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List of essential psychotherapeutic medicines 2019 of India: When science was left behind

Parmar, Arpit; Nath, Santanu1,; Padhy, Susanta Kumar

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doi: 10.4103/indianjpsychiatry.indianjpsychiatry_286_21
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INTRODUCTION

The Ministry of Health and Family Welfare, Government of India, has recently come up with the “list of psychotherapeutic drugs/medicines” on August 16, 2019, which was notified as per letter F. No. V. 15012/04/2019-PH-I dated August 16, 2019.[1] A comprehensive list of essential drugs has been provided in accordance with subsection 18 of section 10 of the Mental Health Care Act (MHCA), 2017 in the said list. The MHCA, 2017 has been an improvised version of the previous Mental Health Act, 1987, that has put forward a more rights-based approach for persons with mental illness (PMI), with more focus on autonomy in the hands of the PMI and their nominated representatives.[23] This list of psychotherapeutic drugs/medicines has enlisted many Ayurveda, Yoga, Unani, Siddha, Homeopathy, or Naturopathy (AYUSH) systems’ medicines [Figure 1] as “essential drugs” along with those of modern medicines, and they are notified to be “also be made available free of cost to all persons with mental illness.” The notification further mentions that these medicines for various mental health conditions have been approved to be made available at all times at health establishments run or funded by the appropriate government starting from community health centers and upward. The list spells out psychotherapeutic agents for various psychiatric disorders and also includes medicines for extrapyramidal symptoms which may arise as an adverse effect of few psychotropics. We hereby discuss some of the issues with the list.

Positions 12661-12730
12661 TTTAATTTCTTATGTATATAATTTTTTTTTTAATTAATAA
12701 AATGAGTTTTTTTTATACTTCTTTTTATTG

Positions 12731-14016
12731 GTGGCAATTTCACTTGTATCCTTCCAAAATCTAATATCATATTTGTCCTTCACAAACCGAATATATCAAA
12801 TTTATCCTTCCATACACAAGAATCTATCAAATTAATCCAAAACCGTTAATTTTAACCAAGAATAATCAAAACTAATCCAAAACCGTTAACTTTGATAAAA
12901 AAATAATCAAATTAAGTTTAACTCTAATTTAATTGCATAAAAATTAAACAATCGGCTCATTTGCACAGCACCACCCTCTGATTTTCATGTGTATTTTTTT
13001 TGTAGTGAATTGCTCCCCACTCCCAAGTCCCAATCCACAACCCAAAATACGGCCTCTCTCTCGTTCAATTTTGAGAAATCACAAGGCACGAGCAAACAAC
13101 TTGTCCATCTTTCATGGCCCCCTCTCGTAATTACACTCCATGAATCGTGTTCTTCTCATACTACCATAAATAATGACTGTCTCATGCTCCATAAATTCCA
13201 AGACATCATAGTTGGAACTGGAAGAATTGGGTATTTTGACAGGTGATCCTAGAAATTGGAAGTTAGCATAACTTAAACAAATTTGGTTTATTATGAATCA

F1
Figure 1:
List of essential medicines of Ayurveda, Yoga, Unani, Siddha, Homeopathy, or Naturopathy specialties for mental health problems as per notification (letter F. No. V. 15012/04/2019-PH-I dated August 16, 2019).[1]

ESSENTIAL MEDICINES: WHAT DOES IT MEAN?

Before discussing our concerns, it is important to know what the term “essential medicine” (EM) means. Although neither the notification in question nor the MHCA act defines what essential psychotherapeutic medicines/drugs mean, the National List of EMs (NLEMs), most recently revised in 2015, laid down necessary criteria for determining the essential drugs.[4] Any medicine that fulfills certain basic requirements would make into the NLEM of India. These include medicines for certain diseases concerned which must be a public health problem in this country and the medicine must be essential in a sense that once included in the list, it must be able to contribute to a reduction in the overall burden of the disease. The medicine should have proven efficacy, safety, and cost-effectiveness based on valid scientific evidence. The drug should be a single medicine and not a fixed-drug combination (unless the combination is rational and advantageous). Furthermore, the medicine should be approved and licensed for use in India, should be stable under the storage conditions in this country and should align with the current treatment guidelines. Finally, the criteria also state that if there are more than one medicine available from the same therapeutic class, preferably one best-suited prototype medicine of the class after due evaluation of their relative safety, efficacy, and cost-effectiveness, is to be included in the list.[4] These are the laid down criteria for any medicines as formulated by the government of a country (here India) and thus should also hold good when choosing psychotherapeutic medicines for managing mental illnesses which forms one of the most important components of the noncommunicable diseases in India, having an overall weighted lifetime and current prevalence of 13.7% and 10.6%, respectively.[5]